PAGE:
16. 1: ??? why was call box not identified by its call number with location of street address so that people in trouble could be found in time, especially when loss of conscious be in the offering.2: patient needs stabilizing, which you did.

    3: patient needs mental evaluation, because his ramblings be “hear say”, but a warning of instability, none the less.

    4: warn your organization of the potential problem , so that it can calmly be evaluated for the true situation, with the person under a watchful eye, until a conclusion can be resolved.

    5:One does not mouth off, if you do not want the world know your problem so this appears to be case of asking for help, a wee bit on the dramatic, One does owe it to ones fellow man to be protected from the evils and dangers of an unstable mind.

  17. In my opinion, you should tell the police. There are situations in which you could justify breaching confidentiality and I think this is one of them i.e. to protect the wider public.

  18. Assisting an offender – section 4(1) Criminal Law Act 1967Well worth a read, particularly if you believe than that the person has committed an offence.

    You would have to rely on the “reasonable excuse” defence – might be difficult as it could be argued that you could convey the patient to hospital and then summon the police.

  19. I attended a pt a few weeks ago who had “dropped a glass in a pub and tried to catch it” (euphamism for ” i got glassed but will sort it out myself”). When i asked about previous medical history he told me that he'd nazzed his knee a couple of years before. I asked if he worked and after he'd stopped laughing he told me he was “on the sick” because of his bad knee.Before we arrived at hospital he asked if there was a bloke with a broken leg in, I said I have no idea, why? Turned out he'd broken it playing football earlier that afternoon.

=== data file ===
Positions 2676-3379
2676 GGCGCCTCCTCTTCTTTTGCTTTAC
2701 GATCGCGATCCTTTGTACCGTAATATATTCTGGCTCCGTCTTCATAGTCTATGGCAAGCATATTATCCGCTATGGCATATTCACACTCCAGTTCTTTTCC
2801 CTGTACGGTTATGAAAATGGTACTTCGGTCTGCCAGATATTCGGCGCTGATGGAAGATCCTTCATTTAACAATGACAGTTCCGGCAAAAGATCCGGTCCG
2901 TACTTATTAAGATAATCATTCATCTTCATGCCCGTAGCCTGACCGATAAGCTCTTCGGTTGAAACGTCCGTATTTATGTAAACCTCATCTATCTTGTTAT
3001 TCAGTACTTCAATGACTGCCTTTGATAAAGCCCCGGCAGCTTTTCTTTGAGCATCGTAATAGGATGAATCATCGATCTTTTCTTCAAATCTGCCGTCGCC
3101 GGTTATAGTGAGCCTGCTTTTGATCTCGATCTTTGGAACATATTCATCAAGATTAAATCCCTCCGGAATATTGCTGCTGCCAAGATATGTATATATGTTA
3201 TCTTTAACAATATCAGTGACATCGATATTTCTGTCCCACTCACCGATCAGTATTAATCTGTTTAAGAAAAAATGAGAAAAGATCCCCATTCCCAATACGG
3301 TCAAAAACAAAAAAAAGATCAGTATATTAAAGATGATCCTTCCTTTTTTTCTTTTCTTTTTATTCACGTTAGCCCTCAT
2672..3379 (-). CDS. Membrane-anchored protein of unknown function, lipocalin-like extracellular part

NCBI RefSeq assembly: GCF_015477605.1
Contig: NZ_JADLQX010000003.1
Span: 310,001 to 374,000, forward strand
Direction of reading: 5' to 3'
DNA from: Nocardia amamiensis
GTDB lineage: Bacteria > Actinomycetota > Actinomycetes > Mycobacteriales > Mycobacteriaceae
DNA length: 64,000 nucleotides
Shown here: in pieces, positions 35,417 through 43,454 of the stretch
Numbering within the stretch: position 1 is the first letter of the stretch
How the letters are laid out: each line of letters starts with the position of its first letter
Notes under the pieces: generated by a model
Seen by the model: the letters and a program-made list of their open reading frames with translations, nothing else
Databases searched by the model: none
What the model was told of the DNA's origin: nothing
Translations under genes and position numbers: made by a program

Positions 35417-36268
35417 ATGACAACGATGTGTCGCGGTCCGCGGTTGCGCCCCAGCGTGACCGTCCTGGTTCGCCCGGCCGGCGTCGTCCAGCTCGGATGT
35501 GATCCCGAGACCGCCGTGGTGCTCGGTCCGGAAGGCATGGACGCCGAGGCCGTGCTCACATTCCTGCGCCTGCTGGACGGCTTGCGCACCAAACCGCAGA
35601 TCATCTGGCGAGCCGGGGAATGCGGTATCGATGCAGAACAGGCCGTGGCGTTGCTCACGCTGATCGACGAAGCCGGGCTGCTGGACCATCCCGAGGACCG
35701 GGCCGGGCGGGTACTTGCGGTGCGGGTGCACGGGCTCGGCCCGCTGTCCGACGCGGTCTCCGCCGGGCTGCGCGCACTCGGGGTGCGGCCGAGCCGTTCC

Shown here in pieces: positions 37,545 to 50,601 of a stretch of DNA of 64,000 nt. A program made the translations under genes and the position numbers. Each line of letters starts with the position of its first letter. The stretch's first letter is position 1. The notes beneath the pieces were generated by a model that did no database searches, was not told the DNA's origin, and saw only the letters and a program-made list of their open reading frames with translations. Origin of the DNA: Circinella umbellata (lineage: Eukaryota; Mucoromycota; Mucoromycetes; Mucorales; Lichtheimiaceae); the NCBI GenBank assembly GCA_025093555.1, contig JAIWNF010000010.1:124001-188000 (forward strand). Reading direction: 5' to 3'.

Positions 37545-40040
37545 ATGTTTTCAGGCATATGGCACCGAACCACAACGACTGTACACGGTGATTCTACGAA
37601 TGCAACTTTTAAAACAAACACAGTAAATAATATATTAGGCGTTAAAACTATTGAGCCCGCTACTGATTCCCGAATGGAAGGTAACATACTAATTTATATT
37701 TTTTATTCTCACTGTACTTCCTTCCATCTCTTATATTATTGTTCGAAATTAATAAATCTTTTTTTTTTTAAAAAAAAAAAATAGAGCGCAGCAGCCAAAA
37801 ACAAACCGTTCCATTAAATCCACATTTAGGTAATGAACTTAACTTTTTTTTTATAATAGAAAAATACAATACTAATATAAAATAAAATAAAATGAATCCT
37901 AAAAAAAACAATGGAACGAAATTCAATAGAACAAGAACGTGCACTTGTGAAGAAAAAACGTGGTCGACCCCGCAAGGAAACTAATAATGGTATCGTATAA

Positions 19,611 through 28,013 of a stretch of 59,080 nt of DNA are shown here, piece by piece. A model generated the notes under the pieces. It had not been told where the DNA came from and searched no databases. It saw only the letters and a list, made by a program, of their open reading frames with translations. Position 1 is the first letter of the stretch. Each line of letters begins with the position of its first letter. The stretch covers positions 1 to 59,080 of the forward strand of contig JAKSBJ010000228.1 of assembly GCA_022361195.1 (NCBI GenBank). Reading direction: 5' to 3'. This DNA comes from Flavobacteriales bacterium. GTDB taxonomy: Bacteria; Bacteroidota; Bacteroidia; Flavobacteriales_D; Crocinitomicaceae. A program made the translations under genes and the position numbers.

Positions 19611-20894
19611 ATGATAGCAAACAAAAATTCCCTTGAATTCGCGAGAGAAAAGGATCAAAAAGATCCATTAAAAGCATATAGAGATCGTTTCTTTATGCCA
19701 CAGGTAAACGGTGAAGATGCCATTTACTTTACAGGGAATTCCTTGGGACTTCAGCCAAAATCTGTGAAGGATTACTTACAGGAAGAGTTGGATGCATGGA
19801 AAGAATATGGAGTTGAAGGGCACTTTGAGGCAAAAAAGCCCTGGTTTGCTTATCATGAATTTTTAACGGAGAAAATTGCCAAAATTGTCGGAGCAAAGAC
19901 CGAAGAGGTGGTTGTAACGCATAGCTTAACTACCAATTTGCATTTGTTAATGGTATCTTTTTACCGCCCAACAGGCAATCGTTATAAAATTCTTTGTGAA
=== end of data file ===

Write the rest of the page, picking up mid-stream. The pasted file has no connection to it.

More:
I now know that despite having a crocked knee and claiming money from the state to support him (fraudulently) that he's well enough to play football on the crocked knee.

    So, do I disregard this information or do I contact the DSS and point out his fraudulent activity?

  20. Hmmm, that reads REALLY badly.The pt had broken the other bloke's leg playing football that afternoon. He wasn't at all bothered about it, just more concerned that the bloke's mates would be there and probably give him a kickeing

  21. hmmm… I've had that a few times as you could imagine the number of times we work with the LAS. As far as I am aware patient confidentiality only extends as far as their medical circumstances. Just as we (the Police) aren't supposed to be told that the person we are dealing with has a blood-borne disease for example (although we usually are out of courtesy) as it shouldn't change how we deal with them, the fact that the person may or may not be wanted isn't the concern of the medical professionals and shouldn't come into the way in which they/you deal with them.If the person has an injury then that always takes precedence over a criminal matter anyway, as it rightly should.

    I have never heard of a medical professional being criticised by the BMA or anyone else for informing the Police that a person they have in situ or in hospital is wanted or is of interest. The flipside is someone (the CPS) could possibly go down the lines of assisting an offender but as you surely know, some people talk a lot of bollocks and unless you know for a fact that the person has committed, is suspected or wanted in connection with committing an offence then you will never be dealt with from a legal point of view.